OHIO — On this Labor Day weekend, some of the state’s most respected Appalachian artists celebrated the hardworking people who left their mountain region to work in Ohio’s cities and the rich culture they brought with them.  

What You Need To Know

  • Appalachian Flow featured musicians, poets, writers and visual artists

  • The Carnegie Center of Columbia Tusculum hosted the event

  • Artist, musician and professor Sherry Cook Stanforth organized and hosted the event

  • Ohio Poet Laureate Kari Gunter-Seymour shared her work

​They’re calling it Appalachian Flow, a reference to the Ohio River and its tributaries.

The Urban Appalachian Community Coalition collaborated with writer and singer Sherry Cook Stanforth, who organized the program.

“I had this dream of bringing rising, powerful, young voices, visual artists, singer musicians, and writers together with people who are practicing their work as teaching artists in all genres including our Ohio poet Laureate and some of the most amazing musicians and writers of our city,” Cook Stanforth said.

She is also the English professor emeritus at Thomas More University, where she first worked with some of the event’s writers and performers such as artist Michael Thompson and writer Rose Gibson, who is currently a Place Keepers apprentice writer.

“It’s an honor to be part of an event with this many awesome people,” Gibson said.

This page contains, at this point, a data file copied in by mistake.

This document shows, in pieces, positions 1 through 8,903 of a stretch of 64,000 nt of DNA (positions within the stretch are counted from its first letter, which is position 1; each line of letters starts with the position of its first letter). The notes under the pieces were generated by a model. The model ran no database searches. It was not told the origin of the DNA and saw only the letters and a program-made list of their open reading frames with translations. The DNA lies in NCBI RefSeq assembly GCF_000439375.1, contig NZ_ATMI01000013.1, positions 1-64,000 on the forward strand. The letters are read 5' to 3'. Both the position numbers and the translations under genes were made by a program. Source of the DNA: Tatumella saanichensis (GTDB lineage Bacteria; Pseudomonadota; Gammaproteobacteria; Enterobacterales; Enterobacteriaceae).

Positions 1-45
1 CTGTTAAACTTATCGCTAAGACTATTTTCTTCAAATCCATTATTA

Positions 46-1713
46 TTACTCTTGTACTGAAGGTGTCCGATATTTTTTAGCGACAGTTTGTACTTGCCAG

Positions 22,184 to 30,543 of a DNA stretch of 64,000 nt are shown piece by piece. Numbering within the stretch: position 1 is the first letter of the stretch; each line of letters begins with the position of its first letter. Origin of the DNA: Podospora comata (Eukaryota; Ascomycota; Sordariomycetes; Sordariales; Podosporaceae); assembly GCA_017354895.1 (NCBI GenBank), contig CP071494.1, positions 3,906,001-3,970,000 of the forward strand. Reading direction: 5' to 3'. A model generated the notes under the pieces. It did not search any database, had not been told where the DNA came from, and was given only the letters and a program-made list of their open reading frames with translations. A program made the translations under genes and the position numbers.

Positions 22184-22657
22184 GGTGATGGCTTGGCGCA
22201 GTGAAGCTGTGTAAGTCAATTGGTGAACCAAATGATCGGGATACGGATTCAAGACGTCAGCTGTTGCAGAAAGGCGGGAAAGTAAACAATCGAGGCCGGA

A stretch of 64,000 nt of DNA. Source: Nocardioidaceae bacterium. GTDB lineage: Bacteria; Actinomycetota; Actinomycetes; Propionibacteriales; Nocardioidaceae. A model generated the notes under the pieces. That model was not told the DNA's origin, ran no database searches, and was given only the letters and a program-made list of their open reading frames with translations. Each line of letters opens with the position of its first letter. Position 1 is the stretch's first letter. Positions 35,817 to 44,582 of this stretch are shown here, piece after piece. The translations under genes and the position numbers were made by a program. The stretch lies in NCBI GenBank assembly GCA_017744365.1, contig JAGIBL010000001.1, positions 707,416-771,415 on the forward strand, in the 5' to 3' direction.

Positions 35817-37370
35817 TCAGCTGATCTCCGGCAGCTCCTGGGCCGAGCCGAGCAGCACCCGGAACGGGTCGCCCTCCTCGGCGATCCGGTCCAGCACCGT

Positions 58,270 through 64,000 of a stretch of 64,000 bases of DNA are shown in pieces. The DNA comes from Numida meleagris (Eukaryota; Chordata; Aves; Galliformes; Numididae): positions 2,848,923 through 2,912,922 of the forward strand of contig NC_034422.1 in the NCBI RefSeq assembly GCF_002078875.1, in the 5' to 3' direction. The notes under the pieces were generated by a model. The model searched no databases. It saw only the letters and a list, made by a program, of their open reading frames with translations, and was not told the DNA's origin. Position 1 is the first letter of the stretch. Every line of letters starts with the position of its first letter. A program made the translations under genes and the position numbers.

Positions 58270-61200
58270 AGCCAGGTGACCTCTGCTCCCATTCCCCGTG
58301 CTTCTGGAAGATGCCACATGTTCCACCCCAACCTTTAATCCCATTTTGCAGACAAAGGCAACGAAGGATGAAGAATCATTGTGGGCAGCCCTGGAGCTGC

Cook Stanforth has worked with Gibson on sharing her story of overcoming a challenging childhood.

“I had a very tumultuous childhood very rough upbringing lots of abuse and stuff like that,” Gibson said. “Writing has been my number-one coping skill.”

For Gibson and some others at the showcase, creating and sharing becomes a matter of life and death.

“I don’t know if I would have made it through certain times of my life if I hadn’t been able to write and share and express what was going on in my head in that way.”

Cook Stanforth said resilience is part of the DNA of Appalachians.

“Those folks stuck it out during hard times and I think a lot of that has been passed on powerfully into the fabric of our city.”

Survivors such as Gibson are thriving and inspiring.

“It’s just such an honor and it makes me feel like this is the right path that I’m on and that I can take writing to new places in my life,” Gibson said.

She and the other contributors are taking the audience on a journey of discovery and a celebration of all things Appalachian here in Ohio.